I used my toaster oven to toast the seeds, so it was pretty quick. Actually, the sesame seeds that I had were already labeled as “roasted”, but the recipe I used said that toasting seeds improves the slight bitter flavor of the “milk”, so I wasn’t taking any chances.

The recipe makes 2 cups, but the batch that I made in the pictures is only 1/2 of the recipe.

I made this using my Vitamix. I’m sure you could make it in a regular blender, but because it does require that you blend for about 2 minutes, I would be afraid that a regular blender couldn’t handle it. (It was when I tried to make things like this, that I burnt out several “regular” blenders and decided to get a Vitamix. Click here for more information on how to purchase a Vitamix (30-day money back guarantee–so if you don’t like it, you can always send it back–although I doubt you will). Using this link will provide free shipping (a $25 value).

A day…eh hem, I mean, “a couple of months” late, but NOT a dollar short

I know it’s been a while since my last post and I just realized that the last post I left you with ended with me putting myself at risk for botulism. Well, I’m happy to report that no, I did not get botulism from my cake in a jar. I’ve just been busy with school and honestly haven’t had anything overly exciting to blog about…not that posts about blending up weird concoctions of various fruits and vegetables or nuts is a real page-turner scroller (?).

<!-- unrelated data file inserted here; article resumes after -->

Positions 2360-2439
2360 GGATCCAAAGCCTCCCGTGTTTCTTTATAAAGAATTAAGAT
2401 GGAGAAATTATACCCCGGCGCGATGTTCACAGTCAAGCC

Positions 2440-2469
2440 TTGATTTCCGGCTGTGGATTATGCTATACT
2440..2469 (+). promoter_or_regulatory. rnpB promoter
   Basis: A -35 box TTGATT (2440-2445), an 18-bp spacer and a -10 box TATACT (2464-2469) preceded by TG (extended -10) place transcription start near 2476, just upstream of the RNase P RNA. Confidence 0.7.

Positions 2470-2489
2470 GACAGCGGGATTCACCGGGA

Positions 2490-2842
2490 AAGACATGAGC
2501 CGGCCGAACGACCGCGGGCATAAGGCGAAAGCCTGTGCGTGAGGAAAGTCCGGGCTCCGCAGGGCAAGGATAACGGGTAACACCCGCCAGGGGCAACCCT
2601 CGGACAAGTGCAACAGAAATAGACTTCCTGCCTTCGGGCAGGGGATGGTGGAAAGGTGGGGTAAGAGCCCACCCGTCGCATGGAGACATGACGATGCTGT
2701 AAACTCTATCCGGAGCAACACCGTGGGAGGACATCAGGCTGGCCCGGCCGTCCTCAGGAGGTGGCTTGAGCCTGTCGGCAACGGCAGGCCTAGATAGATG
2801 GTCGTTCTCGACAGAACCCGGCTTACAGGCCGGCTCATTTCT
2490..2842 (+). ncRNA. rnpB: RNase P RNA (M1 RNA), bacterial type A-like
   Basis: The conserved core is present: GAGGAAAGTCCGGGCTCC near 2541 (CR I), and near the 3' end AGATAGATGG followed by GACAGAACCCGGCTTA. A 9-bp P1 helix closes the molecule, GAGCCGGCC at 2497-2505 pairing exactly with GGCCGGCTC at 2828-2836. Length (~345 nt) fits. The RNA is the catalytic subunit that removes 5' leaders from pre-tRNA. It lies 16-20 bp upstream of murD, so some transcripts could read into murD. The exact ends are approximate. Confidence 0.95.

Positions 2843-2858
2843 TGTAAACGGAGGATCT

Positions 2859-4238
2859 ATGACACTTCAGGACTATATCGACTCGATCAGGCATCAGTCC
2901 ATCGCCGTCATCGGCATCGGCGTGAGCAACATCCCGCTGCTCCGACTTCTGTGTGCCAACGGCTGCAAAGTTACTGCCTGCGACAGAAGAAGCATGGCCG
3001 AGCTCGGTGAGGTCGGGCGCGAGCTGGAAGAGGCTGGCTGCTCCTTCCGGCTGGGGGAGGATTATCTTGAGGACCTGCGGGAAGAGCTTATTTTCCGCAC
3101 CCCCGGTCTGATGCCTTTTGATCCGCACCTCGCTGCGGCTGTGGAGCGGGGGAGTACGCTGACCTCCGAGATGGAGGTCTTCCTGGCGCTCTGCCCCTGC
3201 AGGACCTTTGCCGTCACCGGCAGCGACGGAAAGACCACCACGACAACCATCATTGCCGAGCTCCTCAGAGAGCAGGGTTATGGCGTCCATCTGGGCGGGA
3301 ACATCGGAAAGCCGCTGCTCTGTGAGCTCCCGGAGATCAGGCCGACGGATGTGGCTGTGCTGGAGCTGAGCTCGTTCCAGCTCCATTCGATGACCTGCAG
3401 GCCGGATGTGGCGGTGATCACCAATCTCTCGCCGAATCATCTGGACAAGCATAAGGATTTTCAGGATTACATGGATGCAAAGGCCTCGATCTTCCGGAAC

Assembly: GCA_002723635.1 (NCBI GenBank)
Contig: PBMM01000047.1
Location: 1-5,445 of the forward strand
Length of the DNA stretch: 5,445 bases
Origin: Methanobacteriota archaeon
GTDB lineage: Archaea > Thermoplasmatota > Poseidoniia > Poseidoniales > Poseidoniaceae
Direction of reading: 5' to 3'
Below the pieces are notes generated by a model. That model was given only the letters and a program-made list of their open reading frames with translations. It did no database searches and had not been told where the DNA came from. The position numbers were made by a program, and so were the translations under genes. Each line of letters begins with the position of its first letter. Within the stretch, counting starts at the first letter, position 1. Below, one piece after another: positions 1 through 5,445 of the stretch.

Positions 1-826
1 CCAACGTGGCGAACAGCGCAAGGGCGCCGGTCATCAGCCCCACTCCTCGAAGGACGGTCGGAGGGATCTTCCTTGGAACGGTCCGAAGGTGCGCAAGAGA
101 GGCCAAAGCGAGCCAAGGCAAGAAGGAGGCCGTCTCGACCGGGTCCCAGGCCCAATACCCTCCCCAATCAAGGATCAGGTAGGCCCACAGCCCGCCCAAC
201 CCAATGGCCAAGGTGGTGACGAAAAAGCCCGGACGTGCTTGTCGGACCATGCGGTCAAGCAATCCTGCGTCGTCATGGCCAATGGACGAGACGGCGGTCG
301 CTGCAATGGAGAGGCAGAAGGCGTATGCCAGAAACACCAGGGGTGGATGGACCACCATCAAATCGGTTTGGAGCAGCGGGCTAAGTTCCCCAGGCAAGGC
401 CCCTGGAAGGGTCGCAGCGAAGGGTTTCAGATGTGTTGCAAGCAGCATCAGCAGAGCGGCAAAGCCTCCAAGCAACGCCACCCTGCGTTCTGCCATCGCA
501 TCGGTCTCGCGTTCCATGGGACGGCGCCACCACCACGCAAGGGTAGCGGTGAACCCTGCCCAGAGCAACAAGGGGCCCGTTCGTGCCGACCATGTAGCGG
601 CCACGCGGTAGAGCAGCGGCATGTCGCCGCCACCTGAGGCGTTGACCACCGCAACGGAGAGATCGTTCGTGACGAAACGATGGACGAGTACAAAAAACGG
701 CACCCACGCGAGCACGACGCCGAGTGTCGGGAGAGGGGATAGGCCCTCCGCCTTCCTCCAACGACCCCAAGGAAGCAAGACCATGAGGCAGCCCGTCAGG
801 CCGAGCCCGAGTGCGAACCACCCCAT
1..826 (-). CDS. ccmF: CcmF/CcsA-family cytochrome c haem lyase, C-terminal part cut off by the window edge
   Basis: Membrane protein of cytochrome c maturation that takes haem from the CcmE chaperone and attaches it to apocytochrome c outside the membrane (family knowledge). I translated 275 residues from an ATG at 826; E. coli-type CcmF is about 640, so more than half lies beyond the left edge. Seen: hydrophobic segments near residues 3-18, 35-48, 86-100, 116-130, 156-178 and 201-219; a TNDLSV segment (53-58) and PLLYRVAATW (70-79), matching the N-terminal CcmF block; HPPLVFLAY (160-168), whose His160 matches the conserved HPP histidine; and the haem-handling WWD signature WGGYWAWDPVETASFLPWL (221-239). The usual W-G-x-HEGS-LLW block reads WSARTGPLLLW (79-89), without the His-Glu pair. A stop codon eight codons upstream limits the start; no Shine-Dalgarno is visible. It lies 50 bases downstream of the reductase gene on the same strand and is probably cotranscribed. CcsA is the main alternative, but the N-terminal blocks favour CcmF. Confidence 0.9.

On to the post…which is a little bit late, but better late than never, right?

For those of you who know me, you might know that I spent months thinking about my gifts for R. (Check out this post to find out what I gave R for Christmas last year.)  Continue reading

If they sell donut holes, where do all the bagel holes go?

For those of you following my adventures in the kitchen through this blog, you know that I love trying to make things from scratch, like fruit leather, Shanghai soup dumplings (xiao long tang bao), or green tea  and birthday cake ice cream. Many of you probably are wondering why in the world would you make yogurt from scratch [or insert food], when you can buy them for 0.40 [insert insanely cheap price] at the store? Here are some of the reasons I’m up for the challenge of  DIY food:

1) Sometimes things really do taste better homemade.

2) Sometimes things really are cheaper homemade.

3) It’s “greener”. It reduces packaging waste and doesn’t contribute (much) to my carbon footprint.

4) I can control what goes into what I make. I don’t need to add preservatives, unecessary colorings or flavor enhancers.

5) It’s fun to know “where your food comes from.”

6) It makes me feel more “domesticated”. ( :

Making food from scratch doesn’t always make sense. Some recipes take way too long to prepare and only taste slightly better than store-bought like my Taiwanese pineapple cakes. But nonetheless it’s fun.

So, I wanted to share with you my attempt at homemade bagels. Continue reading